Four Legs Good
Pets can be scatty, shiftless and distractable. But when a pet decides to give something its full attention, it's a sight to behold.
The pet's eyes go into wide-screen, hi-def mode. Its ears seem to double in size. Its nose becomes a separate creature, focusing like a Terminator on its quest.
Admittedly, all this sensory pet power may be serving no more historic a task than tracking a moth or sniffing out a morsel of duck poo. But that moment of attention is still quite a spectacle.
Take Sapphire, our cover-cat. Could a hadron collider be more focused?
Does your cat or dog snore? If so, are you worried about it? I discovered that though I may not need to worry about it, exactly, I may need to pay attention to what it might mean, and take action.
Connor has always been given to bursts of loud sleeping. His breathing would get hoarse, but not for long. It was as though he'd changed positions, or moved into a new stage of sleep. (Which is probably exactly what was happening, as I'll explain soon.)
But lately he's making more noise, for longer, and more often. We hear him in his crate after bedtime, making soft, snoozy noises. Yesterday I watched him next to me on the couch as he curled himself into his usual C-shaped, snout-in-the-crook-of-a-hind-leg pose. Soon he was breathing with a zzz, not gagging or choking or in any way alarming sounding, but humming moistly.
Not a big deal, you might think. Pets have a breathing apparatus basically like a person's, and so the phenomenon of snoring - the vibration of relaxed throat tissues while breathing - is going to happen sometimes. Half of us humans snore some of the time, and we handle it - even if it means ear plugs.
All my pets have impressed me in one certain way: they always choose comfort. Unlike us humans, who have to put off pleasure and suffer for the long-term good, a pet never puts itself into discomfort. Given the choice between the merest inconvenience or adversity on the one hand, and a sunny place or empty lap on the other, they'll always make the comfy choice, even if it means the world blows up and everyone dies in agony.
I'm not knocking them for it. They get an easy life in repayment for all the good things they give us.
So today's theme is pets in comfort - expressions and poses that say "I'm happy where I am, don't you make it stop."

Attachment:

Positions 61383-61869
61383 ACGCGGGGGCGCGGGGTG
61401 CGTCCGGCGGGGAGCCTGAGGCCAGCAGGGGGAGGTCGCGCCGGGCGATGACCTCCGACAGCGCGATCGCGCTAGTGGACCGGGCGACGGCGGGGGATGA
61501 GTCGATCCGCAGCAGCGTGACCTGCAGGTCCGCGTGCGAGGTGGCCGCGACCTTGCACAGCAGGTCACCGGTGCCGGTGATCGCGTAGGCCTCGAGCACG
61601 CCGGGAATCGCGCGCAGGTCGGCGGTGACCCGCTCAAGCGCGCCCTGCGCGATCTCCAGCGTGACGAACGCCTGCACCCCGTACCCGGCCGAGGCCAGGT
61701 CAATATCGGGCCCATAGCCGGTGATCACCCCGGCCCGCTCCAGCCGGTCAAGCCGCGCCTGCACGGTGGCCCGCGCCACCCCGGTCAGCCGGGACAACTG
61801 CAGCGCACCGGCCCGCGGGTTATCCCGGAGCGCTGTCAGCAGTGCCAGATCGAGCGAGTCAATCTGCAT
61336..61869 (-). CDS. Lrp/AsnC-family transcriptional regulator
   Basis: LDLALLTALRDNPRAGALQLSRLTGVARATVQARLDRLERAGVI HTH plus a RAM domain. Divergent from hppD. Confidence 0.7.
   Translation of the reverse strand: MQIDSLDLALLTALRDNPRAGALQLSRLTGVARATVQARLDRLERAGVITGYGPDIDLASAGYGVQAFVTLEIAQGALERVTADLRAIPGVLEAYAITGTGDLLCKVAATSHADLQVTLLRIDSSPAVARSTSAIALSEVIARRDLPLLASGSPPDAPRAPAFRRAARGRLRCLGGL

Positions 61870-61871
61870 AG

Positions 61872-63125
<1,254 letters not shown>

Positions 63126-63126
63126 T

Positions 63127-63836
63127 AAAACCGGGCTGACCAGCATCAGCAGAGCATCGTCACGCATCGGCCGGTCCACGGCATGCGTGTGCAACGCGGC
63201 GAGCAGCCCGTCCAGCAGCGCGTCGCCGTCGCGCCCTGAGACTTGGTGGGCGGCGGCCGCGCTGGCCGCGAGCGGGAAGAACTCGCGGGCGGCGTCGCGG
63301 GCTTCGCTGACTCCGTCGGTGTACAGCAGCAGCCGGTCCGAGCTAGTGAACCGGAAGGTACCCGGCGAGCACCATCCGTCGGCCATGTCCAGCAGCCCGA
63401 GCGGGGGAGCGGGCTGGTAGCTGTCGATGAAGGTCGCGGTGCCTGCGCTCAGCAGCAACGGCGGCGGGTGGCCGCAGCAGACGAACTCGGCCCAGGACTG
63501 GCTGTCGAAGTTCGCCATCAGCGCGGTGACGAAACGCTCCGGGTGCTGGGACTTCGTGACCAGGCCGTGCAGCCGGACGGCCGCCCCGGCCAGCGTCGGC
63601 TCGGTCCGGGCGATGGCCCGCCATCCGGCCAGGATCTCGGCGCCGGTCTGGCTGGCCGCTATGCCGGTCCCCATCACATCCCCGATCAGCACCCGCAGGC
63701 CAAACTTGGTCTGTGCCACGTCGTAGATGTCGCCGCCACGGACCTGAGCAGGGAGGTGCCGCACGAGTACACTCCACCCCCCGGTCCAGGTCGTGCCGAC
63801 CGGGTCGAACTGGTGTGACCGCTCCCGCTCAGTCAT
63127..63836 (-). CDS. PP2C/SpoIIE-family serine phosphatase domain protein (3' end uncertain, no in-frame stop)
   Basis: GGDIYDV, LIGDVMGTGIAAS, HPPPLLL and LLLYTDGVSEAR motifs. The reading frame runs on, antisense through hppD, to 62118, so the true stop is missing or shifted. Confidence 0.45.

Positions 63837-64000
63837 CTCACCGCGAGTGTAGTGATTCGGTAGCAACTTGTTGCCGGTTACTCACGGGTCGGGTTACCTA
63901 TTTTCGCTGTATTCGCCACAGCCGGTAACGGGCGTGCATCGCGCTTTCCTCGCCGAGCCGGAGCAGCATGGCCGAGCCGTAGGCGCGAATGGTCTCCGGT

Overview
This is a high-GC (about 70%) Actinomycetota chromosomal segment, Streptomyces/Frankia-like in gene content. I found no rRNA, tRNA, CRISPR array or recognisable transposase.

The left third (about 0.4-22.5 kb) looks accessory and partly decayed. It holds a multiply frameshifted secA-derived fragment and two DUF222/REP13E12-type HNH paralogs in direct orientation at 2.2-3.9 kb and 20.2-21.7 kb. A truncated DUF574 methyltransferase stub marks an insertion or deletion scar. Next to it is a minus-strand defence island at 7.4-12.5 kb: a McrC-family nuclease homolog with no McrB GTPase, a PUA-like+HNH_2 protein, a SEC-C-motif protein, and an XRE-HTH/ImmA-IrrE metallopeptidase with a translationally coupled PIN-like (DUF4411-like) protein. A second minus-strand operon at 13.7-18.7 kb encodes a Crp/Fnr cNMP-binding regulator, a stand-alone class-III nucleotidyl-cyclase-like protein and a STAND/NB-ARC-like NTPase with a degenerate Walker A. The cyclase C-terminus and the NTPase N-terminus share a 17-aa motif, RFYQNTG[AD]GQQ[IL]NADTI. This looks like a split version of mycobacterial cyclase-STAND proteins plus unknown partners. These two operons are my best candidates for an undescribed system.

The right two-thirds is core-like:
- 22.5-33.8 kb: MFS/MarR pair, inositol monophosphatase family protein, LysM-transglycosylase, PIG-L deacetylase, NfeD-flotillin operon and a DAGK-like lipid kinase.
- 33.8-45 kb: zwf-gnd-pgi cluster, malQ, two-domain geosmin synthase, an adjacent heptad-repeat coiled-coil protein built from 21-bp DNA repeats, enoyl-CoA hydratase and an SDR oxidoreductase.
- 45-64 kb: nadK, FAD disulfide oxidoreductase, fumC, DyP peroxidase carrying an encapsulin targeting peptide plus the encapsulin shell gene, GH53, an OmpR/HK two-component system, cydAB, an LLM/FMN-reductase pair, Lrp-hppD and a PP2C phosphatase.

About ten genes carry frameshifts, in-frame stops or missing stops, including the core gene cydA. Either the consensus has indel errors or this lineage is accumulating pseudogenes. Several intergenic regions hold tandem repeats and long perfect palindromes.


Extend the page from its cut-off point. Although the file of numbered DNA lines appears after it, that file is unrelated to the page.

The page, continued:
Cover-cat Samara is the model of easy contentment. Either that, or she's hatching a plot for a gentle form of world domination.
Why do we love it when animals of different species form friendships?
You'll find all sorts of cross-species friendships documented on YouTube: a gorilla and a kitten, a lion and a dog, a cat and a rabbit, you name it.
|Grievous the dog has a cross-species, cross-fence encounter.|
Readers of this blog often send me photos of the cross-species tenderness or playfulness that they see between their pets - and I'm presenting some of these today.
But back to the question, why do these stories, pictures and videos uplift us so much? First, I think we humans are wired for love, friendship and loyalty; we need to experience these things, and to see them around us, because they make life possible. Seeing animals acting tenderly with each other makes us feel instinctively connected to those animals, to know something of what they're feeling. And when the animals are our pets, the emotion hits even harder.
The name we give to reflective road-studs is "cat's eyes". They startle us into driving more safely. But what would happen if our roads were lined with "dog's eyes"? I speculate that we'd never reach our destination, because we drivers would be all melted into puddles of adoration.
The scientific term for adoration seems to be oxytocin. That's the hormone that drips into our brains when we make eye contact with our dog, bonding us to our loved pet. It does the same in dogs' brains, which is a nice reminder that our dogs love us as much as we love them.
So here is the oxytocin edition of Furry Friday - a collection of loving canine gazes.
Cover-dog Ciccio loves you because you've let her have a swim.
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